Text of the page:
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Rayonier was indeed discharging their wastewater into the Altamaha today, but those who know the river well or have paddled it before say that the conditions were far better than what is usually encountered. Presumably the mill was releasing at a much lower volume; in fact the upstream discharge pipe (there are two) didn’t seem to be releasing at all. Nonetheless, what we found was bad enough:

What the video can’t capture, of course, is the acrid smell. Just downstream from the release point, the acrid odor was enough to make your eyes water. And for fifteen miles or more, the smell stayed with us; it was particularly noticeable in the sour breezes blowing across the water or after a passing motorboat had churned the river in its wake.

As expected, we had no interest in swimming or water fights today; I was reluctant even to soak my hat in the river to cool off. Made for a tough day, but I think we’re also better for the experience. It’s too easy for debates about environmental policy to be made in the abstract. Paddling twenty-plus miles on a polluted river brings it all home in a very concrete way.

We have only two days left on our odyssey, and we’re excited to be heading back into cleaner stretches of this great river. I won’t have internet access again until after we finish in Darien, so it will be Saturday at the earliest before I can post again.

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Day four down the Altamaha was predictably terrific. We swam, we laughed, we lounged, we paddled, we ambushed trip leader Joe Cook’s canoe with a perfectly planned and executed water cannon sneak attack. We look at the daily map less and less, no longer so concerned with how far it is to the take-out.

But we go to bed tonight with a bit of worry about tomorrow. For starters, the daily mileage takes a big jump upward—we’re looking at a 22 mile day. That in itself isn’t a big deal (today’s fifteen miles was almost casual), but sadly we won’t be paddling the same river: two miles below tomorrow’s put-in, this beautiful river becomes a sewer, accepting 50 million gallons a day of wastewater from the Rayonier Pulp Mill in Jesup.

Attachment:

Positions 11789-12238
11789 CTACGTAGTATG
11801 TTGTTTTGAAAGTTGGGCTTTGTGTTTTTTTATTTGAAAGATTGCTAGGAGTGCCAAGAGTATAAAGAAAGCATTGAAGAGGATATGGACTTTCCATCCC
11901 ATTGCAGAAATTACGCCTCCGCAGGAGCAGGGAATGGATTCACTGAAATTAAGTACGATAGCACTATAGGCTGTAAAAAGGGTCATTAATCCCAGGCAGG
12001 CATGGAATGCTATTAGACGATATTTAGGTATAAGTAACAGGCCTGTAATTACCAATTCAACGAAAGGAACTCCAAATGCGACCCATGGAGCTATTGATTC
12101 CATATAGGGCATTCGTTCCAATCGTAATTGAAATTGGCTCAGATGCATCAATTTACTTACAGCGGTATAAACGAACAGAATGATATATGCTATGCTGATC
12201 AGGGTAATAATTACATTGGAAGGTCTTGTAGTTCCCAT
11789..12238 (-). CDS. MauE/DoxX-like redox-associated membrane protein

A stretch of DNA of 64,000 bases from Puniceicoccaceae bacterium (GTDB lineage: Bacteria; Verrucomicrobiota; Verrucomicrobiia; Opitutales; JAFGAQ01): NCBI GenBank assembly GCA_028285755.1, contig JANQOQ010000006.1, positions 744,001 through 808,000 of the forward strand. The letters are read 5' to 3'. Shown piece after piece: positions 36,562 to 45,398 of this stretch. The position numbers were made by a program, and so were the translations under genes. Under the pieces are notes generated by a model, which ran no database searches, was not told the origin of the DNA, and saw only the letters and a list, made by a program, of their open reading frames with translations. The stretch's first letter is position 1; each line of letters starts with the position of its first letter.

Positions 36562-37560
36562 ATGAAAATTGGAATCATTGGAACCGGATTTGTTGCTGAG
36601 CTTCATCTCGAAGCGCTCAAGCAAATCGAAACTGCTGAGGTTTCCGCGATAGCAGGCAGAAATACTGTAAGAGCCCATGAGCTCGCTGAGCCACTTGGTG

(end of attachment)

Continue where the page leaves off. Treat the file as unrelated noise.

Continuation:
According to Joe and others who have run this stretch before, this effluent has to be seen (and smelled) to be believed—”it will seriously make you gag” is the common refrain—and the river doesn’t start to feel clean again for some twenty miles or so downstream. Last year, the Georgia Water Coalition ranked the Altamaha as #2 on its Dirty Dozen list of the most polluted or impacted Georgia rivers (topped only by 33,000 fish being killed after a spill last May on the nearby Ogeechee.). Take a look at these aerial photos from Riverkeeper James Holland to get a visual sense of just how bad the problem is:

I’m struck most by the “two miles upstream” and “two miles downstream” images right around the 2:00 mark. I don’t expect anyone will be swimming or engaging in water cannon wars tomorrow.

But then again, we’re not sure what to expect. Paddle Georgia’s route down the Altamaha has predictably turned up the pressure on this issue, and I imagine the folks at Rayonier are a little nervous to have some 350 river lovers getting a first-hand experience of their waste stream. Evidently we may have some television cameras coming with us tomorrow, and the general expectation is that Rayonier will find a way to take a one-day hiatus from fouling the river. What will we find? Will we still be able to see this river the same way in the days to come?

I have to mention that the Wayne County Chamber of Commerce has been wonderfully welcoming to all of the Paddle Georgia participants. Here at base camp they’ve got a hospitality tent set up, along with a big inflatable water slide/plunge pool combo that the boys have absolutely worn out.  At the last two take-outs, volunteers have helped us haul our boats away from the water, and today they gave out snacks and ice-cold water in reusable commemorative bottles as we came off the river. Rayonier, they have made sure to tell us, has been the chief sponsor of their hospitality efforts. It has made for an interesting dynamic. Will has really been wowed by these efforts, but Andrew evidently has a more cynical bent: “They’re trying to make us feel better about this smell,” he said this afternoon (we took out only about a mile from the mill). I guess I agree with both of them.

Joe Cook reminded us all after dinner tonight that the raison d’être for Paddle Georgia—beyond just having a good time—is to educate us about our rivers. Tomorrow will certainly be educational.

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